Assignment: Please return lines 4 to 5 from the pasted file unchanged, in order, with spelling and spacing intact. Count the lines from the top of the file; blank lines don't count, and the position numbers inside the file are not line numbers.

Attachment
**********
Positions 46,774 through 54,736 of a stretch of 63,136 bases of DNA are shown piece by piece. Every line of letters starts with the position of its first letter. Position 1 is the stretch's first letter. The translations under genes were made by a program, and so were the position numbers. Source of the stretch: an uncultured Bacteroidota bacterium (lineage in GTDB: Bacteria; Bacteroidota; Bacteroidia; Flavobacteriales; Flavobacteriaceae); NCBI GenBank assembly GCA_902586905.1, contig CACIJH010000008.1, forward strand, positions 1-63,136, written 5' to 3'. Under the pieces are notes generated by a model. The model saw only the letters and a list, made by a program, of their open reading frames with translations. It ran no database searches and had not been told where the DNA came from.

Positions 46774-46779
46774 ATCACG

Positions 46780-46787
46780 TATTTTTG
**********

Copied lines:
Positions 46780-46787
46780 TATTTTTG